Humanism

Humanism is a worldview that rejects the supernatural and understands human efforts toward goodness and knowledge as holding the highest potential for humanity. It emphasizes rational thought, scientific inquiry, and subjective moral reasoning as some of the best tools at humanity’s disposal for making a better world.

While some view humanism as a “religion” in the way that it provides humans with a worldview and ethical tools, most humanists understand humanism instead as a progressive lifestance. Subjectivity and changefulness are key qualities of humanism, which dismisses the existence of fixed creeds or rituals. Many humanists apply the scientific method of observation, hypothesis, experiment, and analysis to all spheres of life. As such, many humanists understand ethics as being inherently situational and knowledge as being inherently subject to change.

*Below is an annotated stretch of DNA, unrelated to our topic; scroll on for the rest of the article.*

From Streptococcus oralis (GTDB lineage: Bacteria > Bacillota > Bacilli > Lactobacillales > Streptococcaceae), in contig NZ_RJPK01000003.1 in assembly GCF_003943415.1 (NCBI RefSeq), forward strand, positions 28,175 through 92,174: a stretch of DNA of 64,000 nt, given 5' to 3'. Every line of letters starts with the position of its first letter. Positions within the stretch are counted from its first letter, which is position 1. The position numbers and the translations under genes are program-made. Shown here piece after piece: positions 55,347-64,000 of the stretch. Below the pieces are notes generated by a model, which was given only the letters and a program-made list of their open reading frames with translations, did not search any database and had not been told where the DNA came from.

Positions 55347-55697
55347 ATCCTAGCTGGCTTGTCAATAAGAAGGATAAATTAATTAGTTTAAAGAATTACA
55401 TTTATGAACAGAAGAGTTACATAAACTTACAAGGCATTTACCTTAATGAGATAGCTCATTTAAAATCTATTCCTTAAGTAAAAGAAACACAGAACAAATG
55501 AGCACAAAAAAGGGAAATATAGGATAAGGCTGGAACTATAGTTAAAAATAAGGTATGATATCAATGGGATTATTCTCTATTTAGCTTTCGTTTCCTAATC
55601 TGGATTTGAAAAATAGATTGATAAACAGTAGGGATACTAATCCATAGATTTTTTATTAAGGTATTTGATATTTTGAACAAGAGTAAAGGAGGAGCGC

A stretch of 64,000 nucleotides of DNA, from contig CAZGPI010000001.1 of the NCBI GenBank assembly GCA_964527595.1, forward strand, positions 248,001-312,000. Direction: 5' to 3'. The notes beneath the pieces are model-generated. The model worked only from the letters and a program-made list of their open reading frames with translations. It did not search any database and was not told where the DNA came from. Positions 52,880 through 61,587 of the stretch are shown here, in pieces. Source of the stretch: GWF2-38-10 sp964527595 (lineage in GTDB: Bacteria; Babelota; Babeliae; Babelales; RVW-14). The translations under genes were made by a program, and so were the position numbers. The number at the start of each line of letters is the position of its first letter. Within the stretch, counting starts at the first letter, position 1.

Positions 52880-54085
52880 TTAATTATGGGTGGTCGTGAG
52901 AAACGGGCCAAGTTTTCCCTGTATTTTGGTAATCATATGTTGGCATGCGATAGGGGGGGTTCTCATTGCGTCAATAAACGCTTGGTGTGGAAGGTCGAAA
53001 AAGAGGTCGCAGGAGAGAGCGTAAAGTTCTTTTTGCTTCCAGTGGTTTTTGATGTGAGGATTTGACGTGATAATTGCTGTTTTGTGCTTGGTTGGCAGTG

Humanism posits that the fullness of human life can only be achieved when all humans embrace their responsibility toward their fellow citizens and seek to live in peace under ethical values informed by human need. For many humanists, the belief that this world is the only world informs their sense of gratitude, engagement, and urgency for social betterment.

Although humanist ideologies have existed for thousands of years, contemporary humanists have been unparalleled in their work to create organizations for non-theists to gather inspiration, share in community, and work toward common goals.

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Humanism profile (PDF)

Image Source: José María Mateos, "Darwin Fish," Flickr Creative Commons: http://bit.ly/1sxLQZ6